Reviews written by registered user
|21 reviews in total|
One of the commonest complaints about sci-fi movies is that there is too much reliance on special effects and not enough character development. In this movie, the sci-fi story is just background noise to one of the planet's most dysfunctional families. Cruise's character is a clueless jerk and his kids are obnoxious. Every time that little girl screamed or decided to be a pain in the butt at the worst possible times, I was hoping that the death ray would get her - or at least that someone would stuff a sock in her mouth. When the son is determined to go off and fight the aliens, all I could think was, "Great, 1 down, 2 to go, and now maybe the real story (of a war between the worlds) will begin." It's usually a big mistake to make your main characters and hero totally unlikeable and lacking in charm - I didn't care if they were all pureed into alien V-8 juice. This could have been a great movie if it had used the title as its storyline. As it is, it should have been called, "Father Doesn't Know Best, His Kids Think They Do And They Never Let Him Forget It."
There was something a little too shallow and bubbly about this; it reminded me of a Disney movie trying desperately NOT to be a Disney movie. It should have been a great adventure but instead it comes off as a kiddie movie with gore and violence. A major problem were the characters themselves: most of the main characters were annoying and irritating and definitely charisma-less. In particular, one of the lead female characters (Kate the archeology student) comes off as such a strident and shrill pain-in-the-butt that I had high hopes of her meeting an early demise. If I had been there and it was up to me, instead of catching her, I would have given her a little shove off that thatched roof - ooops! Another annoying character, who seemed essential to the group, was surprisingly disposed of early on and all I can say is, "Merci beaucoup!" As for the other problems with plot holes, etc., such as that the English and French that was spoken at the time would probably not have been intelligible to a modern speaker of those languages...well, so what? You have to suspend logic in the first place to accept the main premise of the movie (time travel). To sum up, not the worst movie I've ever seen but I wouldn't recommend it either.
I am very tolerant of really bad sci/fi and horror movies - I've been watching them since I was 4 or 5, so I've seen some really bad stuff, but I deal with it. I've even watched a lot of SciFi Channel movies so I know not to expect much - a usually promising movie that has no ending to speak of. Hope springs eternal, I guess - or the triumph of hope over experience, as they say. Unfortunately, this is a dog right from the beginning and I knew it, but like a moth to the flame, I kept thinking something, anything, interesting would happen. It doesn't. All of the actors give a decent performance - given the script, I don't know how they all kept straight faces. It has something to do with collagen-starved worm parasite creatures who are slowly taking over the human race, one body at a time. There's an evil plastic surgeon who collaborates with the enemy by giving them the outward appearance of humans...don't worry, he gets what's coming to him. The slug people themselves don't really know where they came from, they think they might have thumbed a ride on a meteor that landed on earth, but...somehow they know about the members of slug royalty among them - the slug princess has managed to breed with a human being who knows that she's the worm queen and loves her for her self...oh, must I go on? Please, I implore you, do not waste 2 hours of your life watching this...anything would be better...think of the worst, least enjoyable way you can spend two hours...it would be better than this.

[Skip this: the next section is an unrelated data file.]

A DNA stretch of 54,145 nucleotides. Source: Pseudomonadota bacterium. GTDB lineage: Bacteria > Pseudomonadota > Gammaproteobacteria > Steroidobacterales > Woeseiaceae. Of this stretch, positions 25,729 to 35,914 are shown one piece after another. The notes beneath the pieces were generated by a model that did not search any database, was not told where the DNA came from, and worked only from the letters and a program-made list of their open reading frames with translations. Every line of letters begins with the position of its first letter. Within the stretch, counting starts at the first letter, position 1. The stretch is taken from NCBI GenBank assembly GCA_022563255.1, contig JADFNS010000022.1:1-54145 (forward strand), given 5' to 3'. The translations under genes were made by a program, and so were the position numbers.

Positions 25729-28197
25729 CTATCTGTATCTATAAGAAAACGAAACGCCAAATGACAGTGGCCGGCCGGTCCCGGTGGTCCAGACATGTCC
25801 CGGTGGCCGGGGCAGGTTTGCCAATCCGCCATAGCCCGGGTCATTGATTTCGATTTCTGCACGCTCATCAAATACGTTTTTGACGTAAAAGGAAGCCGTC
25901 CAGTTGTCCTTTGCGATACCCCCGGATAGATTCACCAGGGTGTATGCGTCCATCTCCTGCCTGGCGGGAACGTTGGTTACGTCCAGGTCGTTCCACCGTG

This has to be someone's nightmare version of a family reunion. What an ugly, repulsive bunch of human beings - and it's all daddy's fault!!! While I give credit to the actors, this just isn't my idea of entertainment. I'm a big DALLAS fan so I can certainly enjoy a classic dysfunctional family setting, but this was just sordid and nasty. I felt queasy at the end and was glad it was over. I also feel the beauty of Iceland was fleeting at best - instead we see the suffocating house scenes, the inside of the fishery, and the local pub with assorted barflies acting like barflies everywhere. And did I mention the bored sullen spoiled teenagers - apparently a universal affliction wherever you may go. These people are what remains of the mighty Viking race - Thor should put them all out of their misery with his mighty hammer!